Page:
Making More, Smarter
As we covered in last quarter’s review, the industrial real estate sector’s growth shows no sign of slowing in the medium term. However, this is a story of two sub sectors differentiated by use and tenure. The overall imbalance between supply and demand for tin shed assets will continue to mean this is a growth sector. However, logistics leased facilities could potentially crowd out the highest value employment opportunity, manufacturing and freehold.
CBRE predicts demand for another 59 million Sq Ft of logistics space until 2025. This is driven by the UK’s growing online shopping penetration as we have learned to expect our purchases to arrive faster than by visiting the shop to choose, collect and pay. That means retailers need the capacity to hold large volumes of stock and not large amounts of retail space.
The challenge we face in Kent is the pressure on industrial space for manufacturers.
It is easy to forget that one of the reasons the UK has the 5th largest economy is because it is the 9th largest manufacturing economy. And it is no coincidence, the UK is also the 10th highest exporting economy by value as well. Much of what we manufacture is based on importing raw materials and smaller parts to combine for higher value exports. Think automotive, pharmaceuticals, fashion and the machines used in factories to make things.
The South East of England has the UK’s largest concentration of manufacturing facilities with some 290k people working in the sector. In Kent we are at the forefront of construction supply chain, food processing and FMCG manufacturing sectors.
So, manufacturing is big, what’s the issue?
Well, just with other global mega trends, the pandemic has accelerated the change that was already underway. The move to onshore started well before Wuhan became a city synonymous with wet markets and viruses. Currency fluctuations as the Global Financial Crises is unwound, the trebling of shipping costs from China, Brexit, the infamous Suez Canal blockage and industry recognising the value of Just in Time over low cost was all contributing to UK manufacture growth. Not necessarily in the number of factories, but in the amount and value of work no longer sub-contracted in Asia. Covid-19 has accelerated onshoring to present a genuine opportunity for wholesale industry transformation.
With every opportunity, especially transformation based, comes challenges. Two in particular face South East England based manufacturers; labour and real estate.
The Brexit and Pandemic cocktail delivered net EU emigration for the UK for the first time in twenty years. Just as factories want to grow, there are fewer people to work in them. This has led to record capital investment in automated capacity. According to Make UK, the latest available figures (from 2020) shows the UK invested over £31 billion (US$38 billion) in manufacturing. The classic economic move to swap labour for capital.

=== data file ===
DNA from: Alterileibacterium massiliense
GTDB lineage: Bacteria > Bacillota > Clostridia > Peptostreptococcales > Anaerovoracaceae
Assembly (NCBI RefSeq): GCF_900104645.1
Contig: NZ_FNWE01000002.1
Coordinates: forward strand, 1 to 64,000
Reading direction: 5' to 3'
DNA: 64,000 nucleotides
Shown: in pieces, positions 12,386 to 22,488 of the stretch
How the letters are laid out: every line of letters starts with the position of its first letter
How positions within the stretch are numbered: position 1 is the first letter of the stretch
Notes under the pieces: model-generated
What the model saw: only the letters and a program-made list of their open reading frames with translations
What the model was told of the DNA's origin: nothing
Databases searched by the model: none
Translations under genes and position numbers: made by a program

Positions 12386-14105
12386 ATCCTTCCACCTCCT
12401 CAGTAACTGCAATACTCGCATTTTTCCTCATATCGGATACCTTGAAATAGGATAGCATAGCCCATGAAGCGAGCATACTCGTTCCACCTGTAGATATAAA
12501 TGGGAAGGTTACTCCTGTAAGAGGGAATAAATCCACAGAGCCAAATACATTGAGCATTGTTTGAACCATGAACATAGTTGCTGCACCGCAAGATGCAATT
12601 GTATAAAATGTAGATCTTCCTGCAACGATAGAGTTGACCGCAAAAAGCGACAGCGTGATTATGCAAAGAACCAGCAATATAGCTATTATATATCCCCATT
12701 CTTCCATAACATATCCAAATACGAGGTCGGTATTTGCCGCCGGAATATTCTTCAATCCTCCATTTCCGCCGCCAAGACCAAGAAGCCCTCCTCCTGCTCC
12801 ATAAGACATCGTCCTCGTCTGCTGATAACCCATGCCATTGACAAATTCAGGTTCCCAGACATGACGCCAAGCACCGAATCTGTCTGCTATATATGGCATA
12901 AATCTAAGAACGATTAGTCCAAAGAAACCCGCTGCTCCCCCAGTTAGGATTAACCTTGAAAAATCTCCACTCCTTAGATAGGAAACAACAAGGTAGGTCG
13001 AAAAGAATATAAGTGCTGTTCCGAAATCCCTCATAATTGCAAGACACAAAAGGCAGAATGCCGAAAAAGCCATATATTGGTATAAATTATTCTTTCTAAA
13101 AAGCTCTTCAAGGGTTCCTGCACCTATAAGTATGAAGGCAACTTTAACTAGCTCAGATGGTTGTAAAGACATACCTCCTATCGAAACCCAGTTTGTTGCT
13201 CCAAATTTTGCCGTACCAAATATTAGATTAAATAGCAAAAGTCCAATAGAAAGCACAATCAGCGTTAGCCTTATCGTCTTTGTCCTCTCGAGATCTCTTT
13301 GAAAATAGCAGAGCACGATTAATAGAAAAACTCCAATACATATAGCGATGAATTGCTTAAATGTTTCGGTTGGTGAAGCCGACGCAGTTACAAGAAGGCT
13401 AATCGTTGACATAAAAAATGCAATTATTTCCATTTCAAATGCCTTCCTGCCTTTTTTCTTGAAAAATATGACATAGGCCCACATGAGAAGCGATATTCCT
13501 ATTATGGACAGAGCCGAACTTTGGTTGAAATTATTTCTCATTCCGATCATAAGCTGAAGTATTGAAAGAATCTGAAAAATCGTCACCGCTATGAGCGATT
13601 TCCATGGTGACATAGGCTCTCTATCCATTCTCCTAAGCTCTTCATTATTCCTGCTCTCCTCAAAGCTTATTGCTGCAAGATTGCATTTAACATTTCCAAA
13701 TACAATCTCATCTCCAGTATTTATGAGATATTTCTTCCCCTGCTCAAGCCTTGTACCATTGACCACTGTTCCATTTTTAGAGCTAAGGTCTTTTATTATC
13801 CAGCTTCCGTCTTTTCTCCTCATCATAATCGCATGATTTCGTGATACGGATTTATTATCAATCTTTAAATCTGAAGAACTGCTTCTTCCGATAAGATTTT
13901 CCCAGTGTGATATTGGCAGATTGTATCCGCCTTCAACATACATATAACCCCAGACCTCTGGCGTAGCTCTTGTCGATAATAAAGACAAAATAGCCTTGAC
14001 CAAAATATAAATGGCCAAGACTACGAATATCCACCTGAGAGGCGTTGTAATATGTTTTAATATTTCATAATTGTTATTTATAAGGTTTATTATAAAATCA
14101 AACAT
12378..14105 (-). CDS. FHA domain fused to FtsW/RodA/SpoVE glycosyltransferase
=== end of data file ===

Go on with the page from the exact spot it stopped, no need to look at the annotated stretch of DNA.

As interest rates increase, there is a risk this could slow, but we expect this to be offset by the sheer scale of underlying demand and the 130% corporation tax Super Deduction. Hopefully, Rishi is reading this and is already hatching a plan to extend this to stoke GDP growth and fight inflation.
As manufacturers replace people for machines to onshore, they need space for their new kit and to hold more pre-production materials. Unlike logistics that has constant cashflow, manufacturing is a lumpy business. Investment and orders don’t come on a steady state curve. Investment decisions are not made on the fly and orders can take years to secure and fulfill. The business model and balance sheets of manufacturers don’t lend themselves to 20 year leases – they cannot easily close and move to a nearby box due to an unfavorable rent review. Manufacturers need freehold.
Our database of manufacturers looking for space illustrates the challenge. Kent is the destination of choice for businesses in the South East – it is adjacent to the greatest and most global city in the world, London and is the point where the European Single Market meets the UK. Dover alone handles around a sixth of all UK cargo vessel arrivals each year and over £100bn of trade in goods passes through the port each year.
Kent has four world class universities and three of the best colleges in the country producing skilled young people. It’s a great place to live, with a population of over 1.5 million that continues to grow. 350 miles of coastline, the home of English wine production and arguably England’s best golf courses helps the appeal.
To compound the situation, Savills’ research has found that since 2011, London has lost 5.7m Sq Ft of industrial space to other uses, largely residential. Available floor space has risen in only nine of London’s 35 boroughs. Industrial vacancy rates have fallen to a record low and there aren’t new sites coming forward.
Kent’s value has been recognised by global real estate investors like Prologis, Panattoni, Goodman, Uniper and most recently Arax. UK investors like Wrenbridge, Clearbell, Reef, Tritax and Bericote all have large schemes underway. However, their investment model is based on long lease B8 use. We’re working super hard to release more B2 freehold use sites.
If you influence property investment or planning policy, take note; there is demand for new freehold factories in Kent; especially west and north of the A249. We need a sustainable supply of land to fulfill investment and stable job growth.
If you are an agent or landowner and have sites suitable for clean, high-tech manufacturing – call me today to start releasing its value.
Simon Ryan is our Investment Director. He works with businesses and property developers to make Kent an even more appealing place to work and grow businesses. Click here for his contact details >>
Major Industrial Sites with Availability